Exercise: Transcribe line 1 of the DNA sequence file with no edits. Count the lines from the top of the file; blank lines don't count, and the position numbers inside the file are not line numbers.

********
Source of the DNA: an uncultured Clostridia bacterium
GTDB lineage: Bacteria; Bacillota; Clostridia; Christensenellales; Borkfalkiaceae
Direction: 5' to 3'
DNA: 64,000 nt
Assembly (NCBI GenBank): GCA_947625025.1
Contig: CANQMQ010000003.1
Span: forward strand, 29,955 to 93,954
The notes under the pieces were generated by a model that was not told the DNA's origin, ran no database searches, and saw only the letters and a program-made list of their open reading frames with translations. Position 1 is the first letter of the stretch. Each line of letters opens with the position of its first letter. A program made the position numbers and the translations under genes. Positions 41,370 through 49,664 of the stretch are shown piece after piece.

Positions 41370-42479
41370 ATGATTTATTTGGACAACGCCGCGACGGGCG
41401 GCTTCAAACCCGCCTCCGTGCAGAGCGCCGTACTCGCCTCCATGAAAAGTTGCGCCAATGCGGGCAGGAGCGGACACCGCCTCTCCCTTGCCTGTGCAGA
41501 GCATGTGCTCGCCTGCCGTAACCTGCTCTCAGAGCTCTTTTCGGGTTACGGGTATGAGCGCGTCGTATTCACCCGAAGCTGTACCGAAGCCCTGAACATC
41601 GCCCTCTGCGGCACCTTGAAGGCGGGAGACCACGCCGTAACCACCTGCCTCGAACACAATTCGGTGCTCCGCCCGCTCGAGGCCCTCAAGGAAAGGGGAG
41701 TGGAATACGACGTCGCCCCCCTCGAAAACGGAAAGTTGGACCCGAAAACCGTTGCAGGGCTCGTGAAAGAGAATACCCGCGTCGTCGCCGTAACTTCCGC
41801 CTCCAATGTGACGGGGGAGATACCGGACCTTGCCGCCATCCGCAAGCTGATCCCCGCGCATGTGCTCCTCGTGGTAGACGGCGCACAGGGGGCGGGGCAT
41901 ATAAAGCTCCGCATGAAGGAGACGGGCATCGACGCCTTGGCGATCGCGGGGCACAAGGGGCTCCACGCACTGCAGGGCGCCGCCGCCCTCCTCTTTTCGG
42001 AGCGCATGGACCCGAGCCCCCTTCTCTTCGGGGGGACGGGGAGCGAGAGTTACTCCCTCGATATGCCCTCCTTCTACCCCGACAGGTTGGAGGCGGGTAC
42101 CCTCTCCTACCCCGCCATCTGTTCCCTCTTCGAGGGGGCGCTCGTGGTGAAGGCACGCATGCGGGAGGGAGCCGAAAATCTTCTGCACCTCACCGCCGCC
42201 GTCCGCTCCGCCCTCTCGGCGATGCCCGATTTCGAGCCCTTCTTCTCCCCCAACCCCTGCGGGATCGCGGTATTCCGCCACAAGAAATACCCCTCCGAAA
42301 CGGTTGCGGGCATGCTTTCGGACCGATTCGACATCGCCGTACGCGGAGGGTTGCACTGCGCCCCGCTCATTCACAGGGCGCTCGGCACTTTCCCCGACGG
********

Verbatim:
Source of the DNA: an uncultured Clostridia bacterium